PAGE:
http://prohockeytalk.nbcsports.com/2013 ... -from-ahl/
Dickie Dunn wrote:I just don't get how this is a feel good story.
According to Elias Sports (by way of Carolina PR man Mike Sundheim) the Staals are set to become just the fourth trio of brothers to play for the same team in the same season in NHL history:
The Stastnys and Plagers were legitimate NHL players for a long time. Them playing together is an amazing accomplishment that was put in place by their abilities.
Idoit40fans wrote:Are you drunk? I could have sworn that you weren't normally this outrageous when you post.
I'm usually not. There are tons of players who spend their entire careers in the minors holding onto the belief that if they work hard enough maybe they'll get the chance to throw on an NHL sweater. That if the balls bounce the right way for them just once that maybe they'll get their shot, even if its just for one game. I have friends that play in professional leagues that half the members of this board have never heard of, holding onto the smallest glimmers of hope that all of their hard work will overcome their lack of talent and one day they'll be playing in an NHL game (or an AHL game for that matter).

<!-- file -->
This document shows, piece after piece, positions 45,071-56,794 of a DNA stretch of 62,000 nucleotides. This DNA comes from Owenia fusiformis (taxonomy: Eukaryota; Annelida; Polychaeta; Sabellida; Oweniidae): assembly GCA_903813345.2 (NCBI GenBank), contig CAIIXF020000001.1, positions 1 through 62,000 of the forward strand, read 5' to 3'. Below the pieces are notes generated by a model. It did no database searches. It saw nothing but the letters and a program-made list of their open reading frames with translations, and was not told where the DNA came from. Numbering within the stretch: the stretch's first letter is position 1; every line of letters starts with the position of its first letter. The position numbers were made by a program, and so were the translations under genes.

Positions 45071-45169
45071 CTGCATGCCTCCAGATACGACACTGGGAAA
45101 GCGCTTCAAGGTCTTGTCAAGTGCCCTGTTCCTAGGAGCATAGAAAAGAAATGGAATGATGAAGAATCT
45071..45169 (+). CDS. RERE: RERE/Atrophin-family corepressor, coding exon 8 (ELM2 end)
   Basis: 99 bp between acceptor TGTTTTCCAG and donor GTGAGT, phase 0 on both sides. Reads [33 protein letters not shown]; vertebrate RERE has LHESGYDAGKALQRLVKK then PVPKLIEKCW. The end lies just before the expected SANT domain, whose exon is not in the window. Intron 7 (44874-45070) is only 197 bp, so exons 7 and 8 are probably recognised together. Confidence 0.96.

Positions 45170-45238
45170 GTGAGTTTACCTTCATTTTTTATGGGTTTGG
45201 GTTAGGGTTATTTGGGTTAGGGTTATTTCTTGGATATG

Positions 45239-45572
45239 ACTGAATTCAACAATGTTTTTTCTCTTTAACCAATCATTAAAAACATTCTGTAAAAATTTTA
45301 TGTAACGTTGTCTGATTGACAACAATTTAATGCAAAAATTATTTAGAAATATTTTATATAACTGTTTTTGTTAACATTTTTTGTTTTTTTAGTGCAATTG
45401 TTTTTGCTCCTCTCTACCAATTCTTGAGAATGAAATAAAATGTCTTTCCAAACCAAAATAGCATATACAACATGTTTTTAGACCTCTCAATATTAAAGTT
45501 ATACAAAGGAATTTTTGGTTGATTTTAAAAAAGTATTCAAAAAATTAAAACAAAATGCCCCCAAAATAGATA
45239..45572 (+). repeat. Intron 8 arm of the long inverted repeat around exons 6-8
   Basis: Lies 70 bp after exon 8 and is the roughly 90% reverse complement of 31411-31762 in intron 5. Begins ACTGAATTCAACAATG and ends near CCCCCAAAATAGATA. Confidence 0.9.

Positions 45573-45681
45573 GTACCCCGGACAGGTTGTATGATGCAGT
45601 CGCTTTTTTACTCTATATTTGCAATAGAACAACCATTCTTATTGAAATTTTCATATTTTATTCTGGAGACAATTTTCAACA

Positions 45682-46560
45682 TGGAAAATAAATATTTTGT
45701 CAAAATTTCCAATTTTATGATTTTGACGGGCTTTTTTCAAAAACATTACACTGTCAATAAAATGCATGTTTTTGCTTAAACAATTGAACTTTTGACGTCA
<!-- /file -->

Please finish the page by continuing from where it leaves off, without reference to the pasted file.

For the vast majority of them it will never happen. They're simply not good enough. No combination of hard work or hope will ever help them achieve their ultimate dream, it's just the way it is. Then you have someone like Jared Staal, who belongs in an NHL game as much as you or I do, get called up to the NHL simply because of his name, it bothers me. I get why he was called up. I get the publicity stunt aspect of it. I get that he was called up because the guys they sent down are more valuable to the Checkers than he is. But it bothers me, because he hasn't earned it. Not on talent, or performance, or time, or dedication, but because he's his brothers' brother. He's a professional athlete, not a charity case. And then you add on that somehow people see this seen as a good, heart-warming, fuzzy feeling event. I don't get fuzzy feelings when people are undeservingly rewarded with something because of their name or status. There's nothing to be proud of here. Nothing has been achieved.
Jared Staal is going to play in two NHL games with two of his brothers and then most likely disappear into hockey obscurity. Good for him. I'm sure he'll enjoy the opportunity and the Staal family will relish every moment of it, but that doesn't change the fact that he didn't earn the opportunity, his brothers earned it for him.